Chinese Regulators To Curb Unruly Online Fans And Pop Culture Shows

Strict action was taken against “unhealthy” online fan groups by Chinese internet and media regulators even as supporters of pop star Kris Wu flooded Chinese social media platforms to claim that innocence of the singer and to defend him against allegations of rape.

In a recent crackdown against “unhealthy” celebrity fan culture, 1,300 fan groups were shut down while 4,000 online accounts were disabled along with removal of more than 150,000 “toxic” remarks on Chinese social media in an action by the Cyberspace Administration of China, said the Central Commission for Discipline Inspection — the ruling Chinese Communist Party’s disciplinary watchdog.

“The chaos in celebrity fan clubs, exposed by the ‘Kris Wu’ incident, reflects that bad fan culture has reached a critical moment that must be corrected,” the agency said, adding that “fan club” culture is “crazy” and “devil-possessed.”

“We must cut off the black hand of the capital — and curb the wild growth of the entertainment industry,” the agency said.

The criticism of the Chinese government of misused capital and the entertainment industry actually is an extension of a broader tightening of the private sector in the country. The country’s regulators have targeted tech, education and other businesses with fines and restrictions with the increasing emphasis of Chinese President Xi Jinping of the dominant role in every aspect of China’s economy and society of the ruling Communist Party. Private capital have been held responsible by China’s communists – from contributing to risks to data security and education inequality to threatening of social stability.

The scrutiny on celebrity media culture was added on to last week by China’s National Radio and Television Administration — the country’s top media regulator, which said that it would continue a clamp down on celebrity variety shows for a month which, according to the body, was responsible for cultivating “star worshiping”. The regulator however did not provide much detail about how it planned to achieve that.  

Earlier this month, Beijing police had detained Wu, one of biggest pop stars of China. The 30-year-old artist has been accused of “repeatedly seducing young women into having sex,” authorities said, and added that that the case was still being investigated,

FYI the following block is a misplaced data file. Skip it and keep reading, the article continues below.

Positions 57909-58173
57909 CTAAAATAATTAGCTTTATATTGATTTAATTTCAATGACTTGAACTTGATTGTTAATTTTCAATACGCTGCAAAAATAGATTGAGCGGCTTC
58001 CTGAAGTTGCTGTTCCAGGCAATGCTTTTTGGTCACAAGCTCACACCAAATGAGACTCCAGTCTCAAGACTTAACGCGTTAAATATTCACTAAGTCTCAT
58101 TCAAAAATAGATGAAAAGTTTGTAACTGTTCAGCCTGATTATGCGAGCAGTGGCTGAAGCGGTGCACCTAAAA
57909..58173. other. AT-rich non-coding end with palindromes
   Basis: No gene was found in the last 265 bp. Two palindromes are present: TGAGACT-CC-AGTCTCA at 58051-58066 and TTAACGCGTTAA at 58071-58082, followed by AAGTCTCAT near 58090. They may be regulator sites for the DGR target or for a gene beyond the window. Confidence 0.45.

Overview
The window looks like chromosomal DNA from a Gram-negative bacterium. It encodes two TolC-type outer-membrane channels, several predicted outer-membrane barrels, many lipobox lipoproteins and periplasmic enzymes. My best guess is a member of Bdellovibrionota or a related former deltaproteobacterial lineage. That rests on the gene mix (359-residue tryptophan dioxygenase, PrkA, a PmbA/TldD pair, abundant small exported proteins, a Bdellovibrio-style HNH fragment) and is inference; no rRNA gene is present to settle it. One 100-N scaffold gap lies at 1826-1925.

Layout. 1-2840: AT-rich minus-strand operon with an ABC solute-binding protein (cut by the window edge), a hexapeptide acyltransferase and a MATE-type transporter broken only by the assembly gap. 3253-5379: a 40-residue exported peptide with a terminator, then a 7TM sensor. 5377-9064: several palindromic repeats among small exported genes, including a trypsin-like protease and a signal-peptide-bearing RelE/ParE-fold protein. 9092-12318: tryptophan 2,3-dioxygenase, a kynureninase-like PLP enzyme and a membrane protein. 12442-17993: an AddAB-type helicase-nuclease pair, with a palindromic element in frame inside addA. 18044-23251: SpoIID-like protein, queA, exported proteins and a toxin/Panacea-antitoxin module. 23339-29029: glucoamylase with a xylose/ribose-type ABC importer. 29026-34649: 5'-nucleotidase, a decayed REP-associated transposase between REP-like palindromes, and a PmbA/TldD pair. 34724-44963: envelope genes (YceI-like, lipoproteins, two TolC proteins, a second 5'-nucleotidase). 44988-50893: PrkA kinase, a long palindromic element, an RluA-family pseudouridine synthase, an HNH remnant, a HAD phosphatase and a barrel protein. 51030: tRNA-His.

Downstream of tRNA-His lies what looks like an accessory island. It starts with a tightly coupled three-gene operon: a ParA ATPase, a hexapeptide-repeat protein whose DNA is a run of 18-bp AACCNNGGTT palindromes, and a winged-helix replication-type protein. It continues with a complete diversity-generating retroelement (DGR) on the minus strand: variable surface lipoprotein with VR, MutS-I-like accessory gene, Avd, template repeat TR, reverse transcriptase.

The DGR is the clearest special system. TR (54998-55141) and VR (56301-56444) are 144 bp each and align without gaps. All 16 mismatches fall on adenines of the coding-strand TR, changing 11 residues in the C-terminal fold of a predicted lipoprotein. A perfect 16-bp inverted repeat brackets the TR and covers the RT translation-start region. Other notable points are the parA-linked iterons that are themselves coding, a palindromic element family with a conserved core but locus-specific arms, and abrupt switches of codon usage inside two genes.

No comments on the issue have been available so far from Wu’s representatives.

Wu however had last month denied these allegations on his personal Weibo account. At that time, his company has also announced that it was pursuing legal action against a woman who accused him of assault, calling the accusations “malicious rumors.”

A social media firestorm was triggered in China by the incident. While expressing support, many on Chinese social media also expressed thanks to a woman who had alleged last month, under the verified handle “Du Meizhu,” that she was sexually assaulted by Wu when she was 17.

However, a large number of Wu’s fans came out in his defense on Chinese social media. Brands were urged by the fans to give Wu “another chance.”

The disciplinary agency held up several examples of what it described as extreme action from fans, including calls to fundraise for Wu’s legal proceedings or break him out of detention.

A two-month online campaign against “unhealthy” celebrity fan culture would be launched by it, the CAC also announced in a statement.

(Adapted from

Categories: Economy & Finance, Entrepreneurship, Regulations & Legal, Strategy, Sustainability

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